Low back pain

Module created April 2011 - currently under review

This educational package focuses on appropriate and timely management of low back pain, a common problem faced by General Practitioners daily, and aims to support the provision of evidence based care of this common condition. At the end of the module, you will have updated your knowledge and skills in:

  • managing patients presenting with acute back pain
  • identifying ‘at risk’ patients, those that may go on to develop chronic pain
  • managing patients with chronic low back pain

You may have learning needs that you may want to consider and reflect upon at the end of this module. It may be worth writing them in your PDP before continuing.

This module will concentrate on the early management of those patients with acute back pain and introduce some core concepts in dealing with those whose back pain is not resolving in order to avoid chronicity (disability due to pain) and the large burden that is placed on the individual, their family, the NHS and Society.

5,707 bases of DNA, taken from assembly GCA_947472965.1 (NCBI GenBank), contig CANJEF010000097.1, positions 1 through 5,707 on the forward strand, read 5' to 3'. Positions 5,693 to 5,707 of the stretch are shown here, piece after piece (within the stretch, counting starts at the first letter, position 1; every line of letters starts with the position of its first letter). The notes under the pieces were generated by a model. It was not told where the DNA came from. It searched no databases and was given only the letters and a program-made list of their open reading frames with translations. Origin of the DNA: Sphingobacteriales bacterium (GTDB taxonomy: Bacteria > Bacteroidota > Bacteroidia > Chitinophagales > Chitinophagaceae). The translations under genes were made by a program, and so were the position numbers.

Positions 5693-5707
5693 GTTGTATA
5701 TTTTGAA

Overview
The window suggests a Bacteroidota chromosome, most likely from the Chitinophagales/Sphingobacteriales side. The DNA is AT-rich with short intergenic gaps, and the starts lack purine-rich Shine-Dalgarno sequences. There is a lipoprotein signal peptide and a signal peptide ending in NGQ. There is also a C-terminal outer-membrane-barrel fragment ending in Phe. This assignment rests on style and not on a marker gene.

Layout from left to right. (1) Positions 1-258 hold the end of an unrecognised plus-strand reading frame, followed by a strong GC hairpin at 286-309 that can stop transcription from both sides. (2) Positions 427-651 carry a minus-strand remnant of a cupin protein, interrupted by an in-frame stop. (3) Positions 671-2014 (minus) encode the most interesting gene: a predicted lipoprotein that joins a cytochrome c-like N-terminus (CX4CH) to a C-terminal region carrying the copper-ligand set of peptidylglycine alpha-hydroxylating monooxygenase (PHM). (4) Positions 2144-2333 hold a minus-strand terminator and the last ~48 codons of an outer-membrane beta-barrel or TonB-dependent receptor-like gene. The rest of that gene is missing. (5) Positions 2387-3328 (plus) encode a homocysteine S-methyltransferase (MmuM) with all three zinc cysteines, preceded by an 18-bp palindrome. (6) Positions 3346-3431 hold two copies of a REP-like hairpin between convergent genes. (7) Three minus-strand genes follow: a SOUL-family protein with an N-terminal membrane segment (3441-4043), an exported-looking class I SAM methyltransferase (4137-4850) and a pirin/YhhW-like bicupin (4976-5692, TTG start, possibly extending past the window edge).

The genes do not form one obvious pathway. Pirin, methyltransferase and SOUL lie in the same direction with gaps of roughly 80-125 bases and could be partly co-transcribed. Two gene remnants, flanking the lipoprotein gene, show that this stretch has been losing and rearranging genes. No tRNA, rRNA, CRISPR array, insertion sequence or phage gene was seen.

Many patients have self-limiting episodes of acute low back pain and do not require NHS care; simple analgesia, self-care and appropriate advice on keeping active will suffice (Welsh Back’s campaign; ‘The Back Book’ (Roland et al 2007). More than 85% of patients who present to primary care have low back pain that cannot be reliably attributed to a specific disease or spinal abnormality. Among these, pain, disability and return to work rapidly improve after the first month. However, up to a third of patients report persistent back pain of at least moderate intensity one year after an acute episode and 1 in 5 report substantial limitations in activity. Approximately 5% of the remaining people with back pain disability account for 75% of the costs associated with low back pain. In this minority we need to avoid what Professor Gordon Waddell, described as, ‘The golden window of opportunity where waiting for natural recovery lets the patient slide passively and unobtrusively into chronic pain and disability.’


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